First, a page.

'Hope in the Water'
‘Hope in the Water’

One of those big little changes can just be with food choices and diet selections. I love hamburgers and I won’t give them up forever, but I can eat less of them. And there’s such diversity in the ocean, and rather than eat a particular species to extinction, we can spread it out because there are a lot of alternatives and opportunities for different diverse menu items. And if we can just heighten people’s awareness, then that’s a good thing. But again, it’s got to be an enjoyable piece of film to watch. So if you’re only about escapism at the end of the day, then maybe we can offer that as well. Take a trip to the ocean, go be with a lobsterman or a seaweed farmer. If we can entertain and people can be inspired at the end of the hour, that’s great.

Shailene Woodley in 'Hope in the Water'
Shailene Woodley in ‘Hope in the Water’

DEADLINE: How important was it to focus on the crisis itself, in terms of context?

We’re looking to err more on the positive than the negative. I think there’s an appreciation of the doom and gloom, and I think we’re probably more about taking the edge off of that and to show that there’s an opportunity to mitigate it. Most things that you read about how to make things better, the first five chapters are how terrible things are. It’s awful, awful, awful, awful, awful, and now we’re going to show you how to make it better. We definitely are assuming that the audience has a sense that the Earth needs our help and the oceans need our help. So we felt like we don’t have to maybe beat that drum so hard because it gets beaten a lot.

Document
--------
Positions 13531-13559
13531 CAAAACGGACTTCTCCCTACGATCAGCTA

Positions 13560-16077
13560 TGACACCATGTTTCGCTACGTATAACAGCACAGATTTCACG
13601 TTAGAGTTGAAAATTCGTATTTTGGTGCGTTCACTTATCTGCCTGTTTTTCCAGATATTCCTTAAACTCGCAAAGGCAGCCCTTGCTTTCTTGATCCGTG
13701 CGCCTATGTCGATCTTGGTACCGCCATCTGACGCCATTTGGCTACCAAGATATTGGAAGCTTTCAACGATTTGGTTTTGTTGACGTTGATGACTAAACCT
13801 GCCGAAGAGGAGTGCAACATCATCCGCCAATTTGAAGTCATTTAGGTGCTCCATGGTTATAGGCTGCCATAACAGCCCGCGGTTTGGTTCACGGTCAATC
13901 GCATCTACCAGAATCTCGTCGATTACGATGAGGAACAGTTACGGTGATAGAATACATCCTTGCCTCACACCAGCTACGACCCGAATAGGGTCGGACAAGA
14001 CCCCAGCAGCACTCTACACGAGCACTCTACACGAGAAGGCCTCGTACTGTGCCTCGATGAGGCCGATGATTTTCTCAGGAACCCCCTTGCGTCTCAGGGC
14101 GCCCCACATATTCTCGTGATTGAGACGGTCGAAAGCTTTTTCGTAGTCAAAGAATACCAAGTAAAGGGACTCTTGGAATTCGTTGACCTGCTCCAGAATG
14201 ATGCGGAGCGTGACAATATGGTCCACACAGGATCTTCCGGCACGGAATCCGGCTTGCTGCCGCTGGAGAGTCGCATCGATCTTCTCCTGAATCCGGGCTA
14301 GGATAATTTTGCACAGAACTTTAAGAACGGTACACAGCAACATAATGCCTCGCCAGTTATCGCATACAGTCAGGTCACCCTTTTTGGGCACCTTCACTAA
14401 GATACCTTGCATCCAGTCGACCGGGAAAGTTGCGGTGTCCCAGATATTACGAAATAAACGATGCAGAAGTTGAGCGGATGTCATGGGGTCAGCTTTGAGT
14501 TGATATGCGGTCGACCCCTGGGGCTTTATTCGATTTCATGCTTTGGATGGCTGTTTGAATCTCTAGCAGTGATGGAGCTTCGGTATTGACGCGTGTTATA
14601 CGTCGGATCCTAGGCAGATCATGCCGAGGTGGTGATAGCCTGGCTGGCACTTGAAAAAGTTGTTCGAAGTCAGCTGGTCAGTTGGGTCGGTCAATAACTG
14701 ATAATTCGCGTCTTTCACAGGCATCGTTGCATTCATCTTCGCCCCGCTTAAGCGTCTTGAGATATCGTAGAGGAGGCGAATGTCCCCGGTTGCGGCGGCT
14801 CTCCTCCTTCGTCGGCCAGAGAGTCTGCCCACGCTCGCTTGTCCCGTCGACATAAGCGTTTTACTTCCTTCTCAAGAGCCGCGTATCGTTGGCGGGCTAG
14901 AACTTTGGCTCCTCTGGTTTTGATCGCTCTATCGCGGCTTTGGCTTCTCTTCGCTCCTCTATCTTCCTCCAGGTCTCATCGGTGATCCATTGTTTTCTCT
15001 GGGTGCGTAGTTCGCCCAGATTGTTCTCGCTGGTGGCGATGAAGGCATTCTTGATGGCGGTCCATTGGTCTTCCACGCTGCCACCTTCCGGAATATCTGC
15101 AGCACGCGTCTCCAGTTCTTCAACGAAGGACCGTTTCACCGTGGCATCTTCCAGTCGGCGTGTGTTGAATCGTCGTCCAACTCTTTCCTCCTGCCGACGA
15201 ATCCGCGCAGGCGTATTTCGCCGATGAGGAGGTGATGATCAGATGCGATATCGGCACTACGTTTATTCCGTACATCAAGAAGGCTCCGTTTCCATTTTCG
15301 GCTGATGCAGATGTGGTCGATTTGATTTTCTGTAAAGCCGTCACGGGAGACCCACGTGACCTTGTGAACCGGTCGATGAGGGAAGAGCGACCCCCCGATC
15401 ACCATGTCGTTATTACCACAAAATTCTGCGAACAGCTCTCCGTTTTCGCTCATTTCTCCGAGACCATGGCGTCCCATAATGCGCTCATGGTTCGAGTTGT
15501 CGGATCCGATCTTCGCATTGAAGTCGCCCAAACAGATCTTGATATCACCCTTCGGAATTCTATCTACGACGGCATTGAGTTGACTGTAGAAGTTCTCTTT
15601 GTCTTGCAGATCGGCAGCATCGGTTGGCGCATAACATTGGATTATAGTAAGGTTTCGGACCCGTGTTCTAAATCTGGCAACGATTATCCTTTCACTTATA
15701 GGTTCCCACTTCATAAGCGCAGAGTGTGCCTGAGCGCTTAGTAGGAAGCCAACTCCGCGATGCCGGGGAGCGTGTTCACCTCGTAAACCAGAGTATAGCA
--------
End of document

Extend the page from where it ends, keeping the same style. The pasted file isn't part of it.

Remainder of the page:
DEADLINE: What’s next for you?

We’re in development on a few projects for the scripted world. I have been intrigued and enjoyed the documentary, so who knows, there may be another opportunity to jump into that space. But for now, the day job is still the made up stories in the scripted world.

DEADLINE: Any Big Little Lies news you’d like to share with us, regarding a third season?

No, not yet. Everyone would love to do it. There’s a lot of schedules that have to coincide, so obstacles, but it’s a pretty tight and devoted team and everyone loved the project. So my mantra on that is never say never.